• Epinephrine is life-saving because of its alpha-1 adrenergic vasoconstrictor effects in most body organ systems (skeletal muscle is an important exception) and its ability to prevent and relieve airway obstruction caused by mucosal edema, and to prevent and relieve hypotension and shock.
  • Other relevant properties in anaphylaxis include its beta-1 adrenergic agonist inotropic and chronotropic properties leading to an increase in the force and rate of cardiac contractions, and its beta-2 adrenergic agonist properties such as decreased mediator release, bronchodilation and relief of urticaria
  • Epinephrine in a dose of 0.01 mg/kg of a 1:1,000 (1 mg/mL) solution injected promptly by the intramuscular route is effective and safe in the initial treatment of anaphylaxis. In other anaphylaxis scenarios, this low first-aid dose is unlikely to be effective. For example, if shock is imminent or has already developed, epinephrine needs to be given by slow intravenous infusion, ideally with the dose titrated according to noninvasive continuous cardiac monitoring.

What is the empty ventricle syndrome?

  • Patients with anaphylaxis should not suddenly sit, stand, or be placed in the upright position.
  • Instead, they should be placed on the back with their lower extremities elevated or, if they are experiencing respiratory distress or vomiting, they should be placed in a position of comfort with their lower extremities elevated.
  • This accomplishes 2 therapeutic goals: 1) preservation of fluid in the circulation (the central vascular compartment), an important step in managing distributive shock; and 2) prevention of the empty vena cava/empty ventricle syndrome, which can occur within seconds when patients with anaphylaxis suddenly assume or are placed in an upright position.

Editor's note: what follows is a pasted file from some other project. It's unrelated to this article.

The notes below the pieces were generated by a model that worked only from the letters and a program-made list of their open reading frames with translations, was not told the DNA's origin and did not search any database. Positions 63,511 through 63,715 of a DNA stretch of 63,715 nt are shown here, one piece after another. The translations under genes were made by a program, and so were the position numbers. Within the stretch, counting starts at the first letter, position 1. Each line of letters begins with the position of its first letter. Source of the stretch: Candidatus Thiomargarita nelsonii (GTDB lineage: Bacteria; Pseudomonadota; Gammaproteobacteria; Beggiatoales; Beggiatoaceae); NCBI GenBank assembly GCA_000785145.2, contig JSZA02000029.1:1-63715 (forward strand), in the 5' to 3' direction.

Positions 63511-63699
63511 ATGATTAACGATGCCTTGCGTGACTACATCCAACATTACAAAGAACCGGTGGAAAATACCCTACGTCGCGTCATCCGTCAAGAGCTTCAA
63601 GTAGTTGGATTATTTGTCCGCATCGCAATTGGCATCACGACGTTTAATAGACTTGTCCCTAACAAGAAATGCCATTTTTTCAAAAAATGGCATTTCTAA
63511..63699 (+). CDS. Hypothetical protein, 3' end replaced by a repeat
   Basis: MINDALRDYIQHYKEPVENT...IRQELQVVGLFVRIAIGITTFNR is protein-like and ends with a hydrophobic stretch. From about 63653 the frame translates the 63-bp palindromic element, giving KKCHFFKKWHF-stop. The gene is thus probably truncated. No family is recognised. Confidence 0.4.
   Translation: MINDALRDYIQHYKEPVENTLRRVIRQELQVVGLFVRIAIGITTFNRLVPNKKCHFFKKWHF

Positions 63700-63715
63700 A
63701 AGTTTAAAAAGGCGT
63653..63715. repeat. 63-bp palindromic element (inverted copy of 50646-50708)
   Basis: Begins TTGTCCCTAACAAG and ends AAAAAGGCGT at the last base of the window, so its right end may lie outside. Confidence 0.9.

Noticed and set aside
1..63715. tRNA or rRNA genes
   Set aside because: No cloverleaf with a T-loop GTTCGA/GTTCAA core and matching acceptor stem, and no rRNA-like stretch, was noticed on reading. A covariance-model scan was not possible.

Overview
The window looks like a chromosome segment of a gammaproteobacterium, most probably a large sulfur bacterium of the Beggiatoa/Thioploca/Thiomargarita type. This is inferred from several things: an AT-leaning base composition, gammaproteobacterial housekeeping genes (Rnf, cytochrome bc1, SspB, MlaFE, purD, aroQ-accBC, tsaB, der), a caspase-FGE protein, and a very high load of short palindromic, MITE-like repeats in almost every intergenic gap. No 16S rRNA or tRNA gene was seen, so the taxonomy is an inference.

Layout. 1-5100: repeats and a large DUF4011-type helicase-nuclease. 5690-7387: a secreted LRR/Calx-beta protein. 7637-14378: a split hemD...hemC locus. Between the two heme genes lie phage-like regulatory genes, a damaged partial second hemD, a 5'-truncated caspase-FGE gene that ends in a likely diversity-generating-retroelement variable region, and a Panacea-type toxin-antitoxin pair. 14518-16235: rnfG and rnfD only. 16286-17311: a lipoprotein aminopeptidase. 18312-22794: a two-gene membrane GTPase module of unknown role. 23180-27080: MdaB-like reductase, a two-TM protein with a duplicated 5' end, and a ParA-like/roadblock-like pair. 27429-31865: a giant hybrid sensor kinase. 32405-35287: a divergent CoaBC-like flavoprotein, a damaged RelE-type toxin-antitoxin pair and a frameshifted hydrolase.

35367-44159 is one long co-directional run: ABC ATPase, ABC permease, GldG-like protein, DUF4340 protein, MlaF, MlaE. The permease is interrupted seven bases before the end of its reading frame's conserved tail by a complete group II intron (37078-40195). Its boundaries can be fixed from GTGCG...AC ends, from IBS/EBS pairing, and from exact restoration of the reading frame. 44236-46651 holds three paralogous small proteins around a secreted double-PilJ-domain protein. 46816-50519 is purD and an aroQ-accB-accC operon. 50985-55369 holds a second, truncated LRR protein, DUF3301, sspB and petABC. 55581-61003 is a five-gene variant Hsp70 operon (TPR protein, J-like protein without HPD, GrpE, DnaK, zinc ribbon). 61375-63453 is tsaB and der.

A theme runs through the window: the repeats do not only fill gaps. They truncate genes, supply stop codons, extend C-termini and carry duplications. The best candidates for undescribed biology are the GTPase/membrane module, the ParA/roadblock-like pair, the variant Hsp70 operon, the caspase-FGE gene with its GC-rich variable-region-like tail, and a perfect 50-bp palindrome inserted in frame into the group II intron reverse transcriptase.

• Patients with this syndrome are at high risk for sudden death. They are unlikely to respond to epinephrine regardless of route of administration, because it does not reach the heart and therefore cannot be circulated throughout the body

Should we give antihistamines, beta 2 agonists, and steroids?

The evidence base for use of these second line medications in the initial management of anaphylaxis, is extrapolated mainly from their use in treatment of other diseases such as urticaria (antihistamines) or acute asthma (beta-2 adrenergic agonists and glucocorticoids). Concerns have been raised that administering one or more second-line medications potentially delays prompt injection of epinephrine, the first-line treatment


Is ‘biphasic anaphylaxis’ a real phenomenon we should be concerned about?

  • Biphasic anaphylaxis occurs when symptoms recur within 1–72 hours (usually within 8–10 hours) after the initial symptoms have resolved, despite no further exposure to the trigger.
  • It occurs in up to 23% of adults and up to 11% of children.
  • After apparent resolution of symptoms, duration of monitoring in a medically supervised setting should be individualized. For example, patients with moderate respiratory or cardiovascular compromise should be monitored for at least 4 hours, and if indicated, for 8–10 hours or longer.